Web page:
Aliso Beach Park

California South, USA West
map
Entry Map
directions
Directions
photos
Photos
Difficulty
Not ranked yet
Viz (last reported 82492h ago)
Max Depth
40ft (unconfirmed)

Snorkeling and Scuba Diving at Aliso Beach Park

Are you a new diver looking to get your fins wet in a forgiving environment? This is the place! Bring a couple of tanks, a picnic lunch, and sunscreen, and you'll be set for a very relaxing day. Located 1.8 miles North of South Laguna, and 2 miles South of Laguna Beach.

Aliso Beach Park Tide Chart and Surf Report (Beta)

Monday
12:19 AM / -1.613ft
Monday
6:55 AM / 3.848ft
Monday
11:18 AM / 2.224ft
Monday
5:42 PM / 6.755ft
Tuesday
1:13 AM / -1.380ft
5
4
3
2
1
4.8
(6)
Zentacle
Zentacle
Sep 21, 2021, 1:02 AM
scuba
You can't miss the entrance as the Pacific Coast Highway dips into the Aliso Canyon. You will find some swells here, but you won't be pounded on any rocks! Take your buddy's hand and practice your entry and exit skills. Enjoy the reefs just a short swim from shore. Parking can be found just next to the beach, so you can easily stage your equipment. This is a full-service park.
Lisa Davis
Lisa Davis
Jul 9, 2012, 12:00 AM
scuba
July 8- Dove Treasure Island but stayed in the sandy areas to practice navigation. Not very experienced yet so we thought it best to avoid the reef with the conditions. Parked in the upper lot, get there early to get a spot or you are out of luck! $4 for 3 hours of parking but there are nice public restrooms at least. Lifeguard was present. Entry was easy, drops off fast so we were in chest deep water fairly quickly. Vis was at 10-15 feet at best, pockets of 5 feet occasionally. Went to depth of 30'. Current was moderate. Watched a sea star walking on the ocean floor, saw a few fish, and watched an epic battle between a hermit crab and a crab. Exit wasn't bad. Will return again soon!
Originally posted on shorediving.com
Brian Xavier
Brian Xavier
Jul 3, 2008, 12:00 AM
scuba
Dove the right side of Aliso which is called Treasure Island. Parked in the upper lot. Took gear to the far right beach and entry was great. Vis wasn't too good, but I think this could be a great dive. Quarter machines for pay parking. Dove to 30 feet.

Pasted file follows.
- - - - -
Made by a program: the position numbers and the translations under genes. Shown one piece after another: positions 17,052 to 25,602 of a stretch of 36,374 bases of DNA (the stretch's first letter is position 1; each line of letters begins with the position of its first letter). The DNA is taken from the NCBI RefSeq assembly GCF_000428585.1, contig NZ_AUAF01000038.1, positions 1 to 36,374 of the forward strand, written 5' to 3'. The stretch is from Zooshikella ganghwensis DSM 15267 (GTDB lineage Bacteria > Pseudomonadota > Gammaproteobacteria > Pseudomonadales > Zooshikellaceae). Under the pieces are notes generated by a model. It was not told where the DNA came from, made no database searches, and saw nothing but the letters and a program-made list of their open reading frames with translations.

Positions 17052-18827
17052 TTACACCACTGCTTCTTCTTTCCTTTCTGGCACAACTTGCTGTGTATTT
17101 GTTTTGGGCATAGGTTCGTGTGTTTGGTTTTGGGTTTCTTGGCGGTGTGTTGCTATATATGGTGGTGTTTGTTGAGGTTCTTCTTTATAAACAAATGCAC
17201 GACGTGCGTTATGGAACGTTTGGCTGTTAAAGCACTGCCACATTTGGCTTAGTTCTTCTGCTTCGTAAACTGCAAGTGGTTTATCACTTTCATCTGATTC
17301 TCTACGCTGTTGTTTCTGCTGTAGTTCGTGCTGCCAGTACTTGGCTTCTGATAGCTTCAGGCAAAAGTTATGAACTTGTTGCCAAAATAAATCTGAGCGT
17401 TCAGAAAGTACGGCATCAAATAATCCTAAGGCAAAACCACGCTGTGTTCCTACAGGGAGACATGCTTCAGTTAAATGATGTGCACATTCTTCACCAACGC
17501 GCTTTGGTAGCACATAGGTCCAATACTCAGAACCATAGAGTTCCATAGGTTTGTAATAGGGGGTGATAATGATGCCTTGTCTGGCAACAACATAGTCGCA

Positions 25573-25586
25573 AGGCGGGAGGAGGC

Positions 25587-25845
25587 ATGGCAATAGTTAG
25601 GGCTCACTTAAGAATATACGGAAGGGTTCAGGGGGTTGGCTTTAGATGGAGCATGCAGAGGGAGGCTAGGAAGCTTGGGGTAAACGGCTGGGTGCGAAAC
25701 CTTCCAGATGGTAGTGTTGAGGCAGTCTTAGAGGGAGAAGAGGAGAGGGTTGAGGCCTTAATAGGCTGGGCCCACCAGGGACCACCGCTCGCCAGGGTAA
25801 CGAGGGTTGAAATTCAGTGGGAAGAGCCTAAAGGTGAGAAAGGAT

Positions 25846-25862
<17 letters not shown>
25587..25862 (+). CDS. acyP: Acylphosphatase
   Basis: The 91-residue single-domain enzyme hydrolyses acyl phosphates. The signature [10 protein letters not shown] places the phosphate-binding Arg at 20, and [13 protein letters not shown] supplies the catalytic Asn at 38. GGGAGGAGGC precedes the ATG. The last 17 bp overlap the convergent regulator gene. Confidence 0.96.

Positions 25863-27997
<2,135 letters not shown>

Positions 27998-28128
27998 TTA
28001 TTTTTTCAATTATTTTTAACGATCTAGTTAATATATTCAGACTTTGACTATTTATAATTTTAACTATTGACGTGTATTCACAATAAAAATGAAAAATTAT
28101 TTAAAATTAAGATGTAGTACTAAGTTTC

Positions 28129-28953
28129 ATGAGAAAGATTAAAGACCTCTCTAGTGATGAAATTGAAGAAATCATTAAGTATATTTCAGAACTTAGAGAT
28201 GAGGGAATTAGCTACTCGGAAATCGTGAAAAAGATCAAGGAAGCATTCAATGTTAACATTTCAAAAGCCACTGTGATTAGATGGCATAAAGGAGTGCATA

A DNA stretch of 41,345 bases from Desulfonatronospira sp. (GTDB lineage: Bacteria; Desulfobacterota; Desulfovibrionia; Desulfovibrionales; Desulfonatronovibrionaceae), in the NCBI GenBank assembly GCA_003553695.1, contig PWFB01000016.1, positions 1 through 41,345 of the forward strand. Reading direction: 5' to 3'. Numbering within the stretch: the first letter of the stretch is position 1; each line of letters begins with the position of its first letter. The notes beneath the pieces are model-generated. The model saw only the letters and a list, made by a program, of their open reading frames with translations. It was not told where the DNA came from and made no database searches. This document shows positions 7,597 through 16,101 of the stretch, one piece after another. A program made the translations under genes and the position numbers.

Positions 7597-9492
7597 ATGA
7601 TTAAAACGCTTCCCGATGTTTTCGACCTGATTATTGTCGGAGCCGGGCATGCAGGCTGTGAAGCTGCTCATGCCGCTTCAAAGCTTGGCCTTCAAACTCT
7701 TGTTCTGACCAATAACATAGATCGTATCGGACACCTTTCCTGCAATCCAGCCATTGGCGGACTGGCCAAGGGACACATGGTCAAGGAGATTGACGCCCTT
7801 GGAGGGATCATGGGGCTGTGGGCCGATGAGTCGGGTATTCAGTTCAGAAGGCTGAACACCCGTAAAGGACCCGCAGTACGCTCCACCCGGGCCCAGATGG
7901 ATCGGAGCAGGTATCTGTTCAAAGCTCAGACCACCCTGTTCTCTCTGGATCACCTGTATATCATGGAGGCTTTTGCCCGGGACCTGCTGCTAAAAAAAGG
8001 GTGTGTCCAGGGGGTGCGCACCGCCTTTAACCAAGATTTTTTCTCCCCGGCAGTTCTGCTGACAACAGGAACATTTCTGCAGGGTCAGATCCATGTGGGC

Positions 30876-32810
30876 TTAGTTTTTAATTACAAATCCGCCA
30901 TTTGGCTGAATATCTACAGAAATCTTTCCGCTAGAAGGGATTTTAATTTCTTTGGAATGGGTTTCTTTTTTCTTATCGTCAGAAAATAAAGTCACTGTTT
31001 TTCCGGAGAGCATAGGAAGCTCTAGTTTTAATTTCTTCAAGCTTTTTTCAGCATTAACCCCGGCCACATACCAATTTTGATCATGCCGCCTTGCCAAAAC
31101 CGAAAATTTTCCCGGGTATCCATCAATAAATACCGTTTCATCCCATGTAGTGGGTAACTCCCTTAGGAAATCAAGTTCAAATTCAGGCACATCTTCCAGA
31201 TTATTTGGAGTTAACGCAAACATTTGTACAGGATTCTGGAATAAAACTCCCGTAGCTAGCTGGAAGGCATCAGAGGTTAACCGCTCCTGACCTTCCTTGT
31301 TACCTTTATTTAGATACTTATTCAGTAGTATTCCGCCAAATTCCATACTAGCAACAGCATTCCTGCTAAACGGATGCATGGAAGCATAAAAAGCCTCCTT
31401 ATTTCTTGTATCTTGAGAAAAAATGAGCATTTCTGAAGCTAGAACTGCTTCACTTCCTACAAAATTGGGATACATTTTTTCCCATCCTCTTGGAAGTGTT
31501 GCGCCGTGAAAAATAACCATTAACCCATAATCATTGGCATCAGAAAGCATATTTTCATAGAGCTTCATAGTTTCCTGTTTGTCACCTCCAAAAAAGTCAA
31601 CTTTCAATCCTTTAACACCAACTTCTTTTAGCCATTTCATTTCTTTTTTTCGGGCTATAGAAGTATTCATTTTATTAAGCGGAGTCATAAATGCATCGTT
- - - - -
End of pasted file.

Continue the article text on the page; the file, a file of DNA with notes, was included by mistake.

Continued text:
Originally posted on shorediving.com
Victor
Victor
Oct 10, 2006, 12:00 AM
scuba
I lived in Treasure Island for a couple of months and enjoyed this spot tremendously. Unfortunately, the construction that killed the trailer park killed the sea life as well. The entry is on the N end of the beach and it is usually protected from the surf, you will get a workout moving your gear though, so rest before you go in. You swim to the W and it gets deeper but never more than 30-45 ft with a beautiful scenery of coves and sandy bottom, it used to be covered with algae and sea urchins, now it's minimal. There were plenty of holes with lobster and Garibaldis being king here, few calicos and a few rays and halibuts. If you progress towards Aliso Rock keep an eye on your position as the conditions radically change around the rock. Surf, swell and currents along with very sharp rocks don't make a pretty picture, but if you dare that far you will see some perch and mussels, lots of foam and more life. The runoff did not get there that much. This site is frequently visited by local agencies, including police and lifeguards, so if you fish have your license handy. Once you get back to the picnic area you'll see restrooms, showers and snack spot. Parking gets difficult during summer time and many people just park along PCH. I recommend Javier's (Mexican restaurant) for after your dive!
Originally posted on shorediving.com
Derek Broe
Derek Broe
May 16, 2004, 12:00 AM
scuba
Treasure Island just north of Aliso beach is a great dive. There is a new parking lot at the montage resort. Easy walk to beach on a new path developed for the resort. Winter is the best to dive. During lobster season the place is full every night. Usually calm conditions. Great reef and sea-life to be seen.
Originally posted on shorediving.com
Anonymous
Anonymous
Mar 10, 2004, 12:00 AM
scuba
The best area is at the very north end of the beach where the reef and Aloso rock starts. Great underwater structures and caves as you progress North through the reefs. At the very tip of the rock formation the current and swell are very strong DO NOT GET CLOSE TO THE REEFS, you can get projected to it and risk injury or death ( Summer 1994) Life and plants are there and not near as abundant as it used to be before the construction started on top of the cliff. The storm water runoff deposited so much dirt and soil than the area lost 50 to 70% of its beauty, it is however still very interesting and inhabited. Night diving is great, lots of lobsters, calicos, perchs, Garibaldis and some occasional sand shark and rays still swimming around. Be safe.
Originally posted on shorediving.com